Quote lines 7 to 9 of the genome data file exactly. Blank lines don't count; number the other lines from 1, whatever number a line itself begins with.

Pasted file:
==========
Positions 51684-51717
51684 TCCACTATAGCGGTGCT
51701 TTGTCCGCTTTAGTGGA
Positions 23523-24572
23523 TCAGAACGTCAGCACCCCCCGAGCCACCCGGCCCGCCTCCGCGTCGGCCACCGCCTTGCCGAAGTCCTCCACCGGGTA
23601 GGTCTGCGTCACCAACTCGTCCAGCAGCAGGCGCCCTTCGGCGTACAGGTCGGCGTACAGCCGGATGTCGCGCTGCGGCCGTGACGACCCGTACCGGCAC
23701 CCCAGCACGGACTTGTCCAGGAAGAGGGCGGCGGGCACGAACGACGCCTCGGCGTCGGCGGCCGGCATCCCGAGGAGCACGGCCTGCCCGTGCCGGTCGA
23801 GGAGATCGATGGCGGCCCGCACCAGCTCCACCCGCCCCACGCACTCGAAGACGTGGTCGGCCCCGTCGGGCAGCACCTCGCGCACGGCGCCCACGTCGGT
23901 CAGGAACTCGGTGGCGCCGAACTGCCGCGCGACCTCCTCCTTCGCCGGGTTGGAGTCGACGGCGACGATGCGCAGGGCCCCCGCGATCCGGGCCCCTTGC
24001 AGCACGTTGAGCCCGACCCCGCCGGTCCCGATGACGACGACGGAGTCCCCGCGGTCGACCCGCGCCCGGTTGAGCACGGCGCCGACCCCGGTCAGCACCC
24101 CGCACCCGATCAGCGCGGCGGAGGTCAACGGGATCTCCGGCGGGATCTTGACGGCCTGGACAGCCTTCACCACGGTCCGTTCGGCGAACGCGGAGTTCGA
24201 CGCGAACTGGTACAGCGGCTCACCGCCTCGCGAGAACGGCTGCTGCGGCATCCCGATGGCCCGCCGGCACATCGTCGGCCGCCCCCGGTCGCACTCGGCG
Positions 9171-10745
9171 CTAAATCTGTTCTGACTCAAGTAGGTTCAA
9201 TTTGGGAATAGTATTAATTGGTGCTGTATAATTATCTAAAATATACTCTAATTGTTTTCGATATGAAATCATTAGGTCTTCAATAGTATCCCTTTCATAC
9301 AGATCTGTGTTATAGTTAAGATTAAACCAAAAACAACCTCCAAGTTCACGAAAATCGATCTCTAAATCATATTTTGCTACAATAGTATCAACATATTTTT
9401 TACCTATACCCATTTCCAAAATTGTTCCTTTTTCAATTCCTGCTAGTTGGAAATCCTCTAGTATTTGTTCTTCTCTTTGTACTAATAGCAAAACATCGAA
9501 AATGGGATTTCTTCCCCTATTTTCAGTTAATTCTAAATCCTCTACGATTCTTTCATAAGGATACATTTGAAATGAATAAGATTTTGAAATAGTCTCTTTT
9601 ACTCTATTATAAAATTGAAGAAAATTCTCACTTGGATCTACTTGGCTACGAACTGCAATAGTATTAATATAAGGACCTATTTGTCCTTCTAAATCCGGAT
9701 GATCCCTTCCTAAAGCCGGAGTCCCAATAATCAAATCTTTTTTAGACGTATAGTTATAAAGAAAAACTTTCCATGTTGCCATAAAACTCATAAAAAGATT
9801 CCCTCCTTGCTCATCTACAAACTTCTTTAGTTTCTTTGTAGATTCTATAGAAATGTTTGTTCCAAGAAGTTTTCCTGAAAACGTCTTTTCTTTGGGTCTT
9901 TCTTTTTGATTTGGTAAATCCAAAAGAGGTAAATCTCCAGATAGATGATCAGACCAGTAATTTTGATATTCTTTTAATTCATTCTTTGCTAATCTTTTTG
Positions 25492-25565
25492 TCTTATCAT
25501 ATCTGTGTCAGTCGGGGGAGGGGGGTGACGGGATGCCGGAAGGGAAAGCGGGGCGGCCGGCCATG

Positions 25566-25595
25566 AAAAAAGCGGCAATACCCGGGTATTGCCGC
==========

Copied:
23701 CCCAGCACGGACTTGTCCAGGAAGAGGGCGGCGGGCACGAACGACGCCTCGGCGTCGGCGGCCGGCATCCCGAGGAGCACGGCCTGCCCGTGCCGGTCGA
23801 GGAGATCGATGGCGGCCCGCACCAGCTCCACCCGCCCCACGCACTCGAAGACGTGGTCGGCCCCGTCGGGCAGCACCTCGCGCACGGCGCCCACGTCGGT
23901 CAGGAACTCGGTGGCGCCGAACTGCCGCGCGACCTCCTCCTTCGCCGGGTTGGAGTCGACGGCGACGATGCGCAGGGCCCCCGCGATCCGGGCCCCTTGC